Context The overall percentage of motor vehicle deaths associated with alcohol
consumption declined between 1991 and 1996, but the risk of death due to alcohol-related
crashes for children warrants analysis.
Objective To examine the association between alcohol use by drivers and mortality
of children who were passengers, pedestrians, and bicyclists.
Design and Setting Analysis of data from the Fatality Analysis Reporting System, a nationwide
US registry of motor vehicle deaths, for 1991-1996.
Subjects A total of 16,676 children younger than 16 years who were passengers,
pedestrians, or bicyclists and whose death was due to a motor vehicle crash.
Main Outcome Measure Alcohol use by drivers involved in crashes in which children died, assessed
by age and sex of the child and driver and type of crash.
Results A total of 3310 deaths (19.9%) involved alcohol-related crashes. The
percentage declined from 21.6% in 1991 to 17.8% in 1996. Considering only
crashes in which the alcohol-use status of the child's driver was relevant,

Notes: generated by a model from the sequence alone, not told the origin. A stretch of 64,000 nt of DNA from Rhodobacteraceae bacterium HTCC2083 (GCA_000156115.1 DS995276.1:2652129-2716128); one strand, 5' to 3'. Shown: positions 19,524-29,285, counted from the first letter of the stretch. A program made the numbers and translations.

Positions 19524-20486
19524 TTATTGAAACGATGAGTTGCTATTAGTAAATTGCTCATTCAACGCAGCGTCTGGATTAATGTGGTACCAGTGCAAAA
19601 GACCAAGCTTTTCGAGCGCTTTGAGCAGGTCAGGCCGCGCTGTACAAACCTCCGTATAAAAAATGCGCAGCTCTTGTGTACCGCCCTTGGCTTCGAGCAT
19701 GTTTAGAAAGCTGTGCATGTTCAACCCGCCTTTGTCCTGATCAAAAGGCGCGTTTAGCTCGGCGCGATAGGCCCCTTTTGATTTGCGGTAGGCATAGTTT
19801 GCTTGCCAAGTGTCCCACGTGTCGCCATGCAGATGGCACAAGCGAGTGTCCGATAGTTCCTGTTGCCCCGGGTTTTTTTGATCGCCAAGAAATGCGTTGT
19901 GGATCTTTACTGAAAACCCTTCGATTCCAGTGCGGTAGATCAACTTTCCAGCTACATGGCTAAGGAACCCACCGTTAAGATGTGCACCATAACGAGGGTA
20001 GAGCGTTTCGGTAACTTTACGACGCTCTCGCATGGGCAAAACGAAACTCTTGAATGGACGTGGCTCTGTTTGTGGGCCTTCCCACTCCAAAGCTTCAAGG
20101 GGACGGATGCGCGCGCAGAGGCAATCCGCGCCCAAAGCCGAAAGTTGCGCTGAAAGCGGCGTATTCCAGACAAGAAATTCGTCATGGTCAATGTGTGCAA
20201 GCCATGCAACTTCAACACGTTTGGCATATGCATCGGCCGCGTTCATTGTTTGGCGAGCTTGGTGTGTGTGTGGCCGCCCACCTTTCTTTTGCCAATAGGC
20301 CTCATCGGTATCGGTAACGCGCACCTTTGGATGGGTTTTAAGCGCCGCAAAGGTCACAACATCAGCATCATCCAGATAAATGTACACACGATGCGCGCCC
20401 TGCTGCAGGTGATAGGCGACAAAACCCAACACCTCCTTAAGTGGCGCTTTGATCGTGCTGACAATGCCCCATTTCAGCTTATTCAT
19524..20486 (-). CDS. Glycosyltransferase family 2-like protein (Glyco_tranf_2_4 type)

the decline was less marked, from 18.8% in 1991 to 15.1% in 1995, with an
increase to 16.4% in 1996. Among crashes involving alcohol, the child's own
driver had been drinking in 66.3% of cases, varying from 58.0% to 70.7% over
time. Drivers younger than the legal drinking age of 21 years who had been
drinking alcohol accounted for 30.3% of alcohol-related passenger deaths among
Conclusion While the overall percentage of alcohol-related motor vehicle deaths
for children declined between 1991 and 1996, experiences for passengers, pedestrians,
and bicyclists differ. Selected characteristics of children and drivers that
elevate the risk of an alcohol-related motor vehicle death point to the need
for further policy and clinical interventions.